School & District Management

Web Site Seeks Aid for Katrina Victims

January 17, 2006 1 min read
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Most educators likely don’t even know Lacombe, La., exists—much less that some children at the town’s 350-student Chahta-Ima Elementary School, in the St. Tammany Parish district, continue to need school supplies and clothing months after families there lost everything to Hurricane Katrina.

To help people in rural communities help other rural families in such areas hit hard by the Gulf Coast hurricane in August, a national advocacy group started a Web site——late last year.

Schools listed on the site, established by the Arlington, Va.-based Rural School and Community Trust, need paper and pencils, classroom furniture, and clothing for families who lost belongings, said Page McCullough, a consultant to the trust who helped create the site.

Craig J. Howat wants people to know that Luling, La., and most students’ homes in the town outside New Orleans made it through Hurricane Katrina just fine—but not the school’s beloved science lab.

The lab, located in a portable classroom outside Luling Elementary School, was home to dozens of snakes, alligators, frogs, and other animals that students observed for science lessons.

Storm winds tore the roof off the lab, allowing heavy rains to ruin most of its contents. Somehow, all the animals survived and have been moved, said Mr. Howat, the technology teacher who runs the lab at the 720-student school in St. Charles Parish.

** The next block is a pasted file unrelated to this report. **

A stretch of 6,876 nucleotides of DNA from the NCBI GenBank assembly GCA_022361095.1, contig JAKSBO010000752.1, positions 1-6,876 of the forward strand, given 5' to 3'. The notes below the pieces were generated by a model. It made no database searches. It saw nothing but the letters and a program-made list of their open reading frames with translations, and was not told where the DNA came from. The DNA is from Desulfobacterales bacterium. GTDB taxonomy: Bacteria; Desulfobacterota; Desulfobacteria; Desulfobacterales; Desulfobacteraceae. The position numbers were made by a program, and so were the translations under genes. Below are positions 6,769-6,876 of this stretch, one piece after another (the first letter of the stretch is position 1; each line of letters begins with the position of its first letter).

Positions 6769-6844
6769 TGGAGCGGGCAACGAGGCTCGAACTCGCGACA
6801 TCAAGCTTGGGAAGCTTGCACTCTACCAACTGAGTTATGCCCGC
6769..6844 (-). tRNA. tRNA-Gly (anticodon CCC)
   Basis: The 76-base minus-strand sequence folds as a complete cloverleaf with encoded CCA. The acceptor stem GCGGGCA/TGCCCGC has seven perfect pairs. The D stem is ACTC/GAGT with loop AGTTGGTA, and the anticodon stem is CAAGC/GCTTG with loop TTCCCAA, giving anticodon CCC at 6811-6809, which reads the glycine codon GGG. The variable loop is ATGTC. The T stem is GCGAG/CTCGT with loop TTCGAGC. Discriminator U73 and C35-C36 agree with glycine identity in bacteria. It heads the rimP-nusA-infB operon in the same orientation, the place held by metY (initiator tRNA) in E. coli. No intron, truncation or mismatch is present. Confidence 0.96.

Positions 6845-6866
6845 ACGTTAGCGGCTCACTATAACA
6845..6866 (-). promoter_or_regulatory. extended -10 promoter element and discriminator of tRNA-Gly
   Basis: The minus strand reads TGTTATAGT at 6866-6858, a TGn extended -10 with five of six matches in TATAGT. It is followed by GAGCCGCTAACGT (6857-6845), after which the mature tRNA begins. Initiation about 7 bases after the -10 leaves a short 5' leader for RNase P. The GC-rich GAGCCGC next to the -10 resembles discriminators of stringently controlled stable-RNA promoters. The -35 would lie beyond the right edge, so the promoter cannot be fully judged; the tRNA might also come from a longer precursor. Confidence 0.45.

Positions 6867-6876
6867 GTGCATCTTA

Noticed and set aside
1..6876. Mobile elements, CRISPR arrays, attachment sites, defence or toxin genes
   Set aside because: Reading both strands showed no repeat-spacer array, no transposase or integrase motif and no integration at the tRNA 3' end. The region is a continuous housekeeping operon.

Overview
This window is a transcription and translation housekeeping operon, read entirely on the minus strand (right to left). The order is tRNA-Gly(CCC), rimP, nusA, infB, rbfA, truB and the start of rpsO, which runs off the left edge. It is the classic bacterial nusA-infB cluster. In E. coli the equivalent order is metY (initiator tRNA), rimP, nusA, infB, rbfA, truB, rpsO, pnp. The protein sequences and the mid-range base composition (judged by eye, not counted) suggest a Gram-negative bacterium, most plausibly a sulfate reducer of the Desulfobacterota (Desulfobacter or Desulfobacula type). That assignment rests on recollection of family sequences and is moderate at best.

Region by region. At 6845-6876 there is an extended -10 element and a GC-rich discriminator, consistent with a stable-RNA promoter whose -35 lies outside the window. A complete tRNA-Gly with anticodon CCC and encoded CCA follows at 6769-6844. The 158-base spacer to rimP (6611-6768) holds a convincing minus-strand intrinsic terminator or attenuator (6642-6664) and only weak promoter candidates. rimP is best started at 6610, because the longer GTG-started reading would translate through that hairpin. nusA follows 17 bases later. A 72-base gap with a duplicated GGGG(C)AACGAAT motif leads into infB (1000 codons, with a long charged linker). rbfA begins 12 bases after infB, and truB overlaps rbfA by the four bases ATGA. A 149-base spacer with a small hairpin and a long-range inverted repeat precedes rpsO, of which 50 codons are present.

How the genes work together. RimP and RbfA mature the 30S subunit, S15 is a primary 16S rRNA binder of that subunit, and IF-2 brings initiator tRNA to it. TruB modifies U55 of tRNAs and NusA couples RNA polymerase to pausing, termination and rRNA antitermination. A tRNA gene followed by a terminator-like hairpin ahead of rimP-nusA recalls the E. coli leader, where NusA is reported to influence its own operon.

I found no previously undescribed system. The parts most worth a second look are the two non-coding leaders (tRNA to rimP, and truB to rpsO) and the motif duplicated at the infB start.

The lab also had a 30-foot-wide butterfly dome outdoors that housed 50 butterflies. The dome was destroyed, and the butterflies perished during the hurricane.

Now, Mr. Howat is asking students to dream big as they plan to build a new “living lab.” Already, donations are helping bring in an architecture professor from New York City next month to assist in planning for a new lab. Costs have not been set.

“I’m making the students work for every bit of it,” Mr. Howat said of the fund raising.

Local high school students have made a videotape about the plans for a new lab, and Mr. Howat’s students are sending out DVD copies of the video, asking for donations.

For information, e-mail Mr. Howat at

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